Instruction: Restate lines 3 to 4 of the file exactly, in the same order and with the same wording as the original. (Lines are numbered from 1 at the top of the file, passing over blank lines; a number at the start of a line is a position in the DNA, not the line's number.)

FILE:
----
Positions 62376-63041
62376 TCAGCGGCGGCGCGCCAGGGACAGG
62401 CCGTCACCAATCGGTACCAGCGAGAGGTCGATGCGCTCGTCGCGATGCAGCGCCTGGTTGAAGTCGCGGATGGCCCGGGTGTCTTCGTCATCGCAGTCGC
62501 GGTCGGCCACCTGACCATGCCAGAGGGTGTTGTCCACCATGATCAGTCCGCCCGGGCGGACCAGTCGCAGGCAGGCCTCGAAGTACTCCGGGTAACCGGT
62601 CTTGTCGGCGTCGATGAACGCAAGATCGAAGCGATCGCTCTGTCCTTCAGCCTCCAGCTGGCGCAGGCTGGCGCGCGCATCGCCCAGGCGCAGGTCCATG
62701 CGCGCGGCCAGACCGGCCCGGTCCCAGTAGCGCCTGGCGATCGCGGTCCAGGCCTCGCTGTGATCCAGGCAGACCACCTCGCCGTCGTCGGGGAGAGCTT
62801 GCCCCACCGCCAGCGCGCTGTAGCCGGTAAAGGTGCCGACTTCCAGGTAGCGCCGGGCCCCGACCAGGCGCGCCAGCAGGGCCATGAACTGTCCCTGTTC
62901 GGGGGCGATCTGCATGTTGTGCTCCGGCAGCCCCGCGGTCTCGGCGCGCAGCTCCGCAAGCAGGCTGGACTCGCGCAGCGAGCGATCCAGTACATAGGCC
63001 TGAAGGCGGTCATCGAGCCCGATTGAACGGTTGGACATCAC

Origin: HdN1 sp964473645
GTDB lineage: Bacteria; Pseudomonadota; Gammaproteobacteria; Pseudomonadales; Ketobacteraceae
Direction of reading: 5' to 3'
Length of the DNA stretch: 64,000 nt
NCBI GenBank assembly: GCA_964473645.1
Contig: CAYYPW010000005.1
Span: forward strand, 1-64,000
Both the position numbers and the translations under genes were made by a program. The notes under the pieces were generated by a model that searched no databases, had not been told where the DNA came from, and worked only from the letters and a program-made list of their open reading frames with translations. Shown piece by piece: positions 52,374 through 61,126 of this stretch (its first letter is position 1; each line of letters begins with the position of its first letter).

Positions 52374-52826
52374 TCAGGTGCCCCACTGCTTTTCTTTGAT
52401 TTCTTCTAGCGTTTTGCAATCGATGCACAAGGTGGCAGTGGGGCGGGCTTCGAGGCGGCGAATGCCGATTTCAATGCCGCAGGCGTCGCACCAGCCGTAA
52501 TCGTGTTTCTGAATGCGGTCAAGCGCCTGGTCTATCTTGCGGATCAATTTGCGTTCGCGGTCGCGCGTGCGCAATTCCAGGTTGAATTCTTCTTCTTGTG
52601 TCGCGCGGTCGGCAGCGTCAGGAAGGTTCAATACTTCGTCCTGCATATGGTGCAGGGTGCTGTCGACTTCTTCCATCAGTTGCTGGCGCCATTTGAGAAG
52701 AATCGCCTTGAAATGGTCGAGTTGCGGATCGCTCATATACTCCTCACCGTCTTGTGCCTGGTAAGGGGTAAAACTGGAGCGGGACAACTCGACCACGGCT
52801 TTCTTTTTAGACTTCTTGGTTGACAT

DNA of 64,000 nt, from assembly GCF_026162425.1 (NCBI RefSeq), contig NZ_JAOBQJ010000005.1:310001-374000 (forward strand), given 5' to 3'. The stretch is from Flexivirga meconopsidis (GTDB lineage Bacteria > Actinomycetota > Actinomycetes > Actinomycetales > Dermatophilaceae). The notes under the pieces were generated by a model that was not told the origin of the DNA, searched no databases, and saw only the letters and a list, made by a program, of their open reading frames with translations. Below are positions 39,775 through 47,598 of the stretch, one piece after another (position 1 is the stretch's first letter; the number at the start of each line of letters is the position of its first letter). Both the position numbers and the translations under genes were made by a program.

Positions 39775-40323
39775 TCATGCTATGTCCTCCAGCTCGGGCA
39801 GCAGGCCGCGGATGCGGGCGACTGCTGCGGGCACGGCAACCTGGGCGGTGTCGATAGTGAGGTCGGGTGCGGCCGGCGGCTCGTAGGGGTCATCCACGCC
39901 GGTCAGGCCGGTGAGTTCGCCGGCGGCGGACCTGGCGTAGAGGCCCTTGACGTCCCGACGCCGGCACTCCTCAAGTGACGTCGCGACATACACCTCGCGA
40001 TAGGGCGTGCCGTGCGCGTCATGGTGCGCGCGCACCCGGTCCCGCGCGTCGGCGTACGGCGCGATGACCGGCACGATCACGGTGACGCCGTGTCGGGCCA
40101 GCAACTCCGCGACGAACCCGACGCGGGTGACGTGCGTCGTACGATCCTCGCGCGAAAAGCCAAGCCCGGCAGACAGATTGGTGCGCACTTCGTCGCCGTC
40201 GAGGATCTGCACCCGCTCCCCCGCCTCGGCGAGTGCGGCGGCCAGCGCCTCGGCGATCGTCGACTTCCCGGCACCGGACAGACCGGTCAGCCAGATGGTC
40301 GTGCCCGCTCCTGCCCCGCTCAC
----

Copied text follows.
62401 CCGTCACCAATCGGTACCAGCGAGAGGTCGATGCGCTCGTCGCGATGCAGCGCCTGGTTGAAGTCGCGGATGGCCCGGGTGTCTTCGTCATCGCAGTCGC
62501 GGTCGGCCACCTGACCATGCCAGAGGGTGTTGTCCACCATGATCAGTCCGCCCGGGCGGACCAGTCGCAGGCAGGCCTCGAAGTACTCCGGGTAACCGGT